Monday, October 20, 2008

The Typical Guy's 2008 Chinese GP Review...


For
Lewis Hamilton, only one word can describe his run in yesterday's Chinese Grand Prix: Perfect. After all, the man achieved a perfect triple as he not only nailed the pole position and finished the race in first place, he also set the fastest lap in the entire race. And with the way he made a mess of his chances in the first corner of the Japanese Grand Prix, this time around, he didn't put a wrong foot down.


Hamilton got off cleanly at the start of the race and took the first corner unchallenged, with the Ferrari's of Kimi Räikkönen and Felipe Massa quickly slotting in behind him. But that's not to say there weren't any first corner shenanigans happening as Toyota's Jarno Trulli and Toro Rosso's Sebastien Bourdais collided going into the corner, sending both cars spinning off the tarmace. A simple race incident , really, but not to Trulli who was quick to blame Bourdais, since the incident caused Trulli to pit in for a new nosecone, only to retire a lap later since his damaged sidepod affected the car's aerodynamics. But the way I see it, Trulli really didn't leave Bourdais enough room going into the corner, so with nowhere to go, a collision between them was likely to happen.

As for Hamilton, he quickly hammered out a series of fastest laps - something he hasn't particularly been good at since, prior to this race, he only set the fastest lap in two other GP races - as he built a gap from the Flying Finn who, surprisingly, was able to get on the pace early on in the race after so many previous races where he only found his pace at the latter part of a grand prix. Massa, meanwhile, was stuck behind Räikkönen and seemed as if he couldn't get past him. He could've been running on a heavy fuel load but that was quickly dispelled as he, together with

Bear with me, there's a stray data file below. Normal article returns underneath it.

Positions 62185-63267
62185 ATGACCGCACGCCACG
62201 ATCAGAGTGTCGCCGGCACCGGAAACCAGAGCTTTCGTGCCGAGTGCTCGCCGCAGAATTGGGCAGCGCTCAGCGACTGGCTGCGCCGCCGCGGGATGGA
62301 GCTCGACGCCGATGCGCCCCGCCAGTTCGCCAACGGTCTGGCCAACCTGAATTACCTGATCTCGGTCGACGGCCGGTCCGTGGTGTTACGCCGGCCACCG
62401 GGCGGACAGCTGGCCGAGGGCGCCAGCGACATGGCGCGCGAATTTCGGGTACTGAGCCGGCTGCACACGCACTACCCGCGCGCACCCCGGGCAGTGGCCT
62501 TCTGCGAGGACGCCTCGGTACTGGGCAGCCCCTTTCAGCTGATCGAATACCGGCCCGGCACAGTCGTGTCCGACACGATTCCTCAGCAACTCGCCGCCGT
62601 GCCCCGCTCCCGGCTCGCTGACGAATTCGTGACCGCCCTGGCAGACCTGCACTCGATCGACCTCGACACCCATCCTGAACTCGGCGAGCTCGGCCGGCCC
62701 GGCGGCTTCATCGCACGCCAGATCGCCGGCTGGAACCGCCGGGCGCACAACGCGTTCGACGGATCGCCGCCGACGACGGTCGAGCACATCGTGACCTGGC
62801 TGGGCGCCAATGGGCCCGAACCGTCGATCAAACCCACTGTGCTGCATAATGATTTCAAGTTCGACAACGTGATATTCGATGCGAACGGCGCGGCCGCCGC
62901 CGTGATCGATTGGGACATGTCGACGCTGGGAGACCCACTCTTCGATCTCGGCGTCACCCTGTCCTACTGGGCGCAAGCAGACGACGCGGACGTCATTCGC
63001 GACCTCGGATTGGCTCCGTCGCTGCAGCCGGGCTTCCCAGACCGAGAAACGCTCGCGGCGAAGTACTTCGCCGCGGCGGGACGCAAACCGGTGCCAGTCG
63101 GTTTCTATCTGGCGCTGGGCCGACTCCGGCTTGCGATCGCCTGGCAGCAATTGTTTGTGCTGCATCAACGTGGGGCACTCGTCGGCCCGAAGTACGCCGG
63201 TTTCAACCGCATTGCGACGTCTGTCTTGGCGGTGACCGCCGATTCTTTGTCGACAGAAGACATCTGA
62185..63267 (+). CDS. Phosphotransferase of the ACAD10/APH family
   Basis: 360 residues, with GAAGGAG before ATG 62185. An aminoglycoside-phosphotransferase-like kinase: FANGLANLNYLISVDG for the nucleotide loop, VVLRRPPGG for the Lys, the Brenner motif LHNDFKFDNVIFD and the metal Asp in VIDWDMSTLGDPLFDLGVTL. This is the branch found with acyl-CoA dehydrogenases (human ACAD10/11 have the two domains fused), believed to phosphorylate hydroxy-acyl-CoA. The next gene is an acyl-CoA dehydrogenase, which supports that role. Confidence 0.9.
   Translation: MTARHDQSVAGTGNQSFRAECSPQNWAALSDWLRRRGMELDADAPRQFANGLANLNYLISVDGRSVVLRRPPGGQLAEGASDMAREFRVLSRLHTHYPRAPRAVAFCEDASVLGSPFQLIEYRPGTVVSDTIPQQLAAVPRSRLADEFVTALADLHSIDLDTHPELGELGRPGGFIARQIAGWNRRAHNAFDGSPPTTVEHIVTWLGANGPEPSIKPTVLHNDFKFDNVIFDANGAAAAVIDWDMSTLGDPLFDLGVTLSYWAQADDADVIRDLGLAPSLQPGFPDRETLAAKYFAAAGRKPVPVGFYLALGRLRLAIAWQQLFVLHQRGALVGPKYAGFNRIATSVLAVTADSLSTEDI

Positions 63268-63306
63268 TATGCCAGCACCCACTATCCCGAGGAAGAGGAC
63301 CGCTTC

Renault's Fernando Alonso dove into the pit lane at Lap 14, with Hamilton and Räikkönen following a lap later, leaving Hamilton's team mate, Heikki Kovalainen to take the lead momentarily.


And of course, when it was Heikki's turn to slide into the pit, it was situation normal once more as Hamilton again took the lead at Lap 19 with Räikkönen following close behind almost all the way 'til the end of the race. Massa, though at third place, was over 15 seconds behind his championship rival so it was not surprising then that with just six more laps to go in the 56-lap race, Räikkönen backed off from chasing Hamilton, thus allowing Massa to take second place with Räikkönen at third. Can someone say 'team orders at work'? At least this time around, it wasn't so blatantly obvious compared to those Ferrari did before during Jean Todt's time as team principal.


Still, as spectacular a drive McLaren and Hamilton had, Massa is still within striking distance to win the drivers' championship title for himself as the final race of the season goes to Brazil, Massa's home race. What McLaren has to remember is that not too long ago, Hamilton lost last year's championship due to a faulty gearbox, not to mention that Heikki's past two races have been spoiled by something in his car not working right, so fate can still play its games against McLaren. However, the pressure is on Massa because what he needs to do is to finish in either first or second place to win the championship. Hamilton, meanwhile, has the luxury to finish at fifth or better to win his first world title but if he only finishes at sixth, with both drivers tied for points, Massa will have one more race win than Hamilton, giving Massa the championship in his home race. A true fairy tale ending, there.

And should Massa finish second, Hamilton needs to come home in seventh place to take the title as then he'll have one point more than Massa. But if he finishes eighth and ties with Massa for points, the Ferrari driver could win the championship by virtue of more second place finishes.

But, if Massa can only manage third place, it doesn't matter then on what position Hamilton will finish as the title will unquestionably be his.

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